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CloudLab ready pipeline

The CloudLab  ready badge is included in a repository hosting a Popper pipeline that is ready to be executed on CloudLab. If you see it in a repository, it means that the authors have made it easier for others to run on CloudLab by following the Popper convention.

In this repository, we present an example of a pipeline that can be used as the starting point to implement a CloudLab  ready pipeline. To add it to your repository using popper, you can do:

popper add popperized/popper-readthedocs-examples/cloudlab-benchmarking

If you add this pipeline to your repo (or if you follow the Popper convention to implement experiments on CloudLab), we invite you to add the badge to your README file.

CloudLab is a flexible, scientific infrastructure for research on the future of cloud computing. It gives students and researchers access to cloud resources so they can setup clusters of machines to execute experiments in many domains such as networking, computer systems, cloud systems, etc. You can check the CloudLab Manual here.

This pipeline is an example of a CloudLab  ready pipeline, i.e. a pipeline that can be executed on CloudLab with minimal effort. The pipeline consists of 3 stages:

  • setup. This stage automates the allocation of nodes on CloudLab using the geni-lib library (specifically this docker image). The stage requests as many nodes as the ones specified in the request file. At the end of this stage, a list of available nodes is written to geni/machines.
  • run. Invokes Baseliner in order to execute the containerized benchmarks specified in baseliner/config.yml on each of the machines from the geni/machines file. At the end of the execution, the folder results/baseliner_output holds the output of the containers, sorted by benchmark and machine.
  • teardown.sh. Releases all the nodes that were allocated on the setup stage.

Manual execution

To manually execute this pipeline:

  1. Get the pipeline by executing the following command:

    popper add popperized/popper-readthedocs-examples/cloudlab-benchmarking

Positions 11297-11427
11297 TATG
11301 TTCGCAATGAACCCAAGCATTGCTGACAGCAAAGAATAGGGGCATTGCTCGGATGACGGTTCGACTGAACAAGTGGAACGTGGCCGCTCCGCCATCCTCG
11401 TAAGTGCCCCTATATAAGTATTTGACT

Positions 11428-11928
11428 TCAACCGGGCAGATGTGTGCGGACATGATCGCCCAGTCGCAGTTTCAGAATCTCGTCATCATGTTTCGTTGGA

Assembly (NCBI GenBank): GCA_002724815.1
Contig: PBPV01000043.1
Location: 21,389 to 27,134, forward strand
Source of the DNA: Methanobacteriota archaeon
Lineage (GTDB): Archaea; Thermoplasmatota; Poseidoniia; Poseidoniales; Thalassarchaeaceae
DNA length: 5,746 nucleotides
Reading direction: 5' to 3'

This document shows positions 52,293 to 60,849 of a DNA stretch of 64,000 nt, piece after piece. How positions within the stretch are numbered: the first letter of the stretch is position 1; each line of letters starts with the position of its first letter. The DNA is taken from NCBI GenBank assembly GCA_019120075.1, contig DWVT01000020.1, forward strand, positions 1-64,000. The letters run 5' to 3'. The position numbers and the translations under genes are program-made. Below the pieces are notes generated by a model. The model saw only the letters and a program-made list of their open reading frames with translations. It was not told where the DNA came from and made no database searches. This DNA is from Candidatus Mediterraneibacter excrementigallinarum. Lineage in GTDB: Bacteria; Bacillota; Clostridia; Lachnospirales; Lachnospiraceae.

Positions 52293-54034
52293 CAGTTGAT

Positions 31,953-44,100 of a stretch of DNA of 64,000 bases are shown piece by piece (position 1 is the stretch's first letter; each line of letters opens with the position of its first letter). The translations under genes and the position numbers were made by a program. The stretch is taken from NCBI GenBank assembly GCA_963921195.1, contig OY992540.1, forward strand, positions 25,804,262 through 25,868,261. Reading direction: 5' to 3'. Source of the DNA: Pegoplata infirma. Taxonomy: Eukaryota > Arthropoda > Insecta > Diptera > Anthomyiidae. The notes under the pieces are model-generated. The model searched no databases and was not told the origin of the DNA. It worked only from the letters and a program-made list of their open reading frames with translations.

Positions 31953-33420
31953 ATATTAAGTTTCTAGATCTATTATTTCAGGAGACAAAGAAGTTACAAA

2. Obtain credentials (see here). This will result in having a cloudlab.pem file on your machine.

  3. Define the following environment variables.

    • CLOUDLAB_USER. Your user at CloudLab.
    • CLOUDLAB_PASSWORD. Your password for CloudLab.
    • CLOUDLAB_PROJECT. The name of the project your account belongs to on CloudLab.
    • CLOUDLAB_PUBKEY_PATH. The path to your SSH key registered with CloudLab.
    • CLOUDLAB_CERT_PATH. The path to the cloudlab.pem file downloaded in step 2.
    • SSHKEY. The path to your private SSH key registered with CloudLab.
  4. Execute the command:

    popper run cloudlab-benchmarking

Automated execution (CI)

To execute this pipeline on a CI system:

  1. Define the following hidden (secrets) environment variables on your CI system:

    • CLOUDLAB_USER. Your username at CloudLab.
    • CLOUDLAB_PASSWORD. Your password for CloudLab.
    • CLOUDLAB_PROJECT. The name of the project your account belongs to on CloudLab.
  2. Encrypt the following files using your CI system utilities and move them to the geni/ folder:

    • cloudlab.pem. File downloaded in the previous stages.
    • id_rsa.pub. Your public ssh key registered with CloudLab.
    • id_rsa. Your private ssh key registered with CloudLab.


We now explain how to configure TravisCI so it automatically validates the pipeline. Before starting, make sure you have done the following:

  • Installed the Travis CI Command Line Tool by running:

    gem install travis
  • Logged in to using the TravisCI CLI tool:

    travis login
  • Define secrets from step 1 from above on Travis.

Once the above is done, on your machine do the following. Compress the files from Step 2 of the previous to a file called cloudlab_credentials.zip or similar. Then, execute the command:

travis encrypt-file cloudlab_credentials.zip --add

This will generate a cloudlab_credentials.zip.enc file and will add to your .travis.yml file something like:

openssl aes-256-cbc -d -K $encrypted_0a6446eb3ae3_key -iv $encrypted_0a6446eb3ae3_iv -in cloudlab_credentials.zip.enc -out cloudlab_credentials.zip

Please make sure to correct the path of files, for example:

openssl aes-256-cbc -d -K $encrypted_0a6446eb3ae3_key -iv $encrypted_0a6446eb3ae3_iv -in /route/to/cloudlab_credentials.zip.enc -out pipelines/cloudlab-benchmarking/geni/cloudlab_credentials.zip

It is important to verify that the file cloudlab_credentials.zip is in pipelines/cloudlab-benchmarking/geni/ as in the previous example. This is where the pipeline reads the decrypted files from.

To unzip it as part of the pipeline, add the following to your travis file.

  - unzip pipelines/cloudlab-benchmarking/geni/cloudlab_credentials.zip -d pipelines/cloudlab-benchmarking/geni/

To see the final result, you can check the .travis.yml file for this repo. Lastly, commit all changes to your git repository and push to github so that Travis executes your CloudLab ready pipeline.

NOTE: Make sure to add cloudlab_credentials.zip.enc to the git repository and NOT the clouadlab_credentials.zip file to your git repository, otherwise all your credentials will be available on github to anyone with access to your repo.